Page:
A colossal frontal collision between Jupiter and a still-forming planet in the early solar system about 4.5 billion years ago could, according to a study in this week's magazine, explain surprising readings from NASA's Juno spacecraft nature,

Astronomers from Rice University and Sun Yat-sen University in China say their direct collision scenario may explain Juno's previously puzzling gravitational measurements, indicating that Jupiter's core is less dense and longer than expected.

"That's puzzling," said rice astronomer and study co-author Andrea Isella. "It indicates that something has happened that has upset the core, and this is where the gigantic influence comes into play."

Isella said leading theories of planet formation suggest that Jupiter began as a dense, rocky or icy planet that later gathered its dense atmosphere from the original disk of gas and dust that our sun produced.

Isella expressed skepticism when the lead author of the study, Shang-Fei Liu, first introduced the idea that the data could be explained by a huge impact that moved Jupiter's core and blended the dense contents of its core with less dense layers of it. Liu, a former postdoctoral fellow in Isella's group, is now a member of Sun Yat-sen's faculty in Zhuhai, China.

"It sounded very unlikely to me," Isella recalled, "like a one trillion chance, but Shang-Fei convinced me after shearing that this is not unlikely."

The research team carried out thousands of computer simulations and found that a fast-growing Jupiter may have disrupted the orbits of nearby "planetary embryos," protoplanets that were in the early stages of planet formation.

Liu said the calculations included estimates of the collision probability under different scenarios and the distribution of impact angles. In all cases, Liu and colleagues found a probability of at least 40% that Jupiter would swallow a planetary embryo for the first few million years. In addition, Jupiter mass-produced "strong gravitational focusing," making frontal collisions more common than grazing.

Isella said the collision scenario became even more convincing after Liu delivered 3D computer models that showed how a collision would affect Jupiter's core.

"Because it's dense and contains a lot of energy, the impactor is like a bullet that goes through the atmosphere and hits the core head-on," said Isella. "Before the impact, you have a very dense core, surrounded by atmosphere, the direct impact distributes things and dilutes the core."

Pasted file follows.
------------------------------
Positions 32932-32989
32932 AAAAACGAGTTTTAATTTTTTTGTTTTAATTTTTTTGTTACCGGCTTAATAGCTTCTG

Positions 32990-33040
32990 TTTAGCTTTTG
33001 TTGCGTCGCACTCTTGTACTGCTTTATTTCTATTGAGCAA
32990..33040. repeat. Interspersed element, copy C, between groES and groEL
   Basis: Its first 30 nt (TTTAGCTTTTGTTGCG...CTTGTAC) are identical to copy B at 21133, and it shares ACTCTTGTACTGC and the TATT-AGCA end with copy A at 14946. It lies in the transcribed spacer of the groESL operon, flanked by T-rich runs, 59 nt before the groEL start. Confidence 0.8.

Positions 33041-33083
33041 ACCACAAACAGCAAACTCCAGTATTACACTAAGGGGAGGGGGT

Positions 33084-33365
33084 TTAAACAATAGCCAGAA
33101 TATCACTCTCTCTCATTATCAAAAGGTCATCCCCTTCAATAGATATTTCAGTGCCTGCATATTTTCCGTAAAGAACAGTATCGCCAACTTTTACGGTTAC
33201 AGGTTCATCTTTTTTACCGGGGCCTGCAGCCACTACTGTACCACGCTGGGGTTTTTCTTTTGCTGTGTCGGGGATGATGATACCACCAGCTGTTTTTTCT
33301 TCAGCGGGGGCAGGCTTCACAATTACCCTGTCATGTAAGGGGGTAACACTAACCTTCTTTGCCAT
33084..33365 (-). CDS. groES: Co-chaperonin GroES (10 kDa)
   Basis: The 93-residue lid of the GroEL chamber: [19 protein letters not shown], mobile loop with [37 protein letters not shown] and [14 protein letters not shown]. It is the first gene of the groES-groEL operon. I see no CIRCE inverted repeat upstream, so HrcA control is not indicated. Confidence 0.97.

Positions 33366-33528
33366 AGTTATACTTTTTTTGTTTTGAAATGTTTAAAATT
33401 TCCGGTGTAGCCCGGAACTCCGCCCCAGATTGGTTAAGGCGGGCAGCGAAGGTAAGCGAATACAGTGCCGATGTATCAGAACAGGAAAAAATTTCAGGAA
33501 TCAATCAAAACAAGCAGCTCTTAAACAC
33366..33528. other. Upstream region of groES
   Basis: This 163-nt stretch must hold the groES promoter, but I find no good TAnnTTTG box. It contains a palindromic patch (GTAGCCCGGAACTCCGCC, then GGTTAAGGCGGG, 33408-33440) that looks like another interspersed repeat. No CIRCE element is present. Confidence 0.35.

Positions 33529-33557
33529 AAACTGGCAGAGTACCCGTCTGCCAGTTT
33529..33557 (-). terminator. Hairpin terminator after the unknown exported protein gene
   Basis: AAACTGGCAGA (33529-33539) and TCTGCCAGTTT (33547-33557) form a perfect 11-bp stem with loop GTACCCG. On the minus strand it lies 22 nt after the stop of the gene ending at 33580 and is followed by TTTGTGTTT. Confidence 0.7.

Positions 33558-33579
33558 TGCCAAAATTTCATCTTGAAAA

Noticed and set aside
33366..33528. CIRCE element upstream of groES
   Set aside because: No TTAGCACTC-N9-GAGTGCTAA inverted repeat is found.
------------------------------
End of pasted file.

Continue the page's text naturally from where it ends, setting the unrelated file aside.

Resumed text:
Impacts at a grazing angle could cause the impacting planet to become trapped in gravity and gradually sink into Jupiter's core. Liu said that smaller planetary embryos are about as massive as the earth would disintegrate in Jupiter's thick atmosphere.

"The only scenario that resulted in a core density profile equivalent to that of Juno today is a direct impact on a planetary embryo that is about ten times more massive than Earth," Liu said.

Isella said the calculations suggest that even if these effects occurred 4.5 billion years ago, "it could take many, many billions of years for the heavy material to revert to a dense core under the circumstances proposed by the newspaper sets. "

Isella, who also works on the NASA-funded Rice CLEVER Planets project, said the impact of the study extends beyond our solar system.

"There are astronomical observations of stars that could be explained by such events," he said.

"This is still a new area, so the results are far from solid, but as some people have searched for planets around distant stars, they sometimes see infrared emissions that disappear after a few years," said Isella. "One idea is that if you look at a star while two rocky planets clash and shatter head-on, you could create a cloud of dust that absorbs and releases the starlight, so you're kind of struck. Now you have that cloud of dust, the light And after a while the dust dissolves and this emission disappears. "

The Juno mission was designed to help scientists better understand Jupiter's origin and development. Launched in 2011, the spaceship has instruments to map the gravitational and magnetic field of Jupiter and to study the deep internal structure of the planet.

Other co-authors of the study are Yasunori Hori from the Astrobiology Center of Japan, Simon Müller and Ravit Helled from the University of Zurich, Xiaochen Zheng from Tsinghua University in Beijing, and Doug Lin from the University of California at Santa Cruz and Tsinghua University in Beijing.

The research was supported by NASA (80NSSC18K0828), the National Science Foundation (AST-1715719) and the Swiss National Science Foundation (200021_169054).

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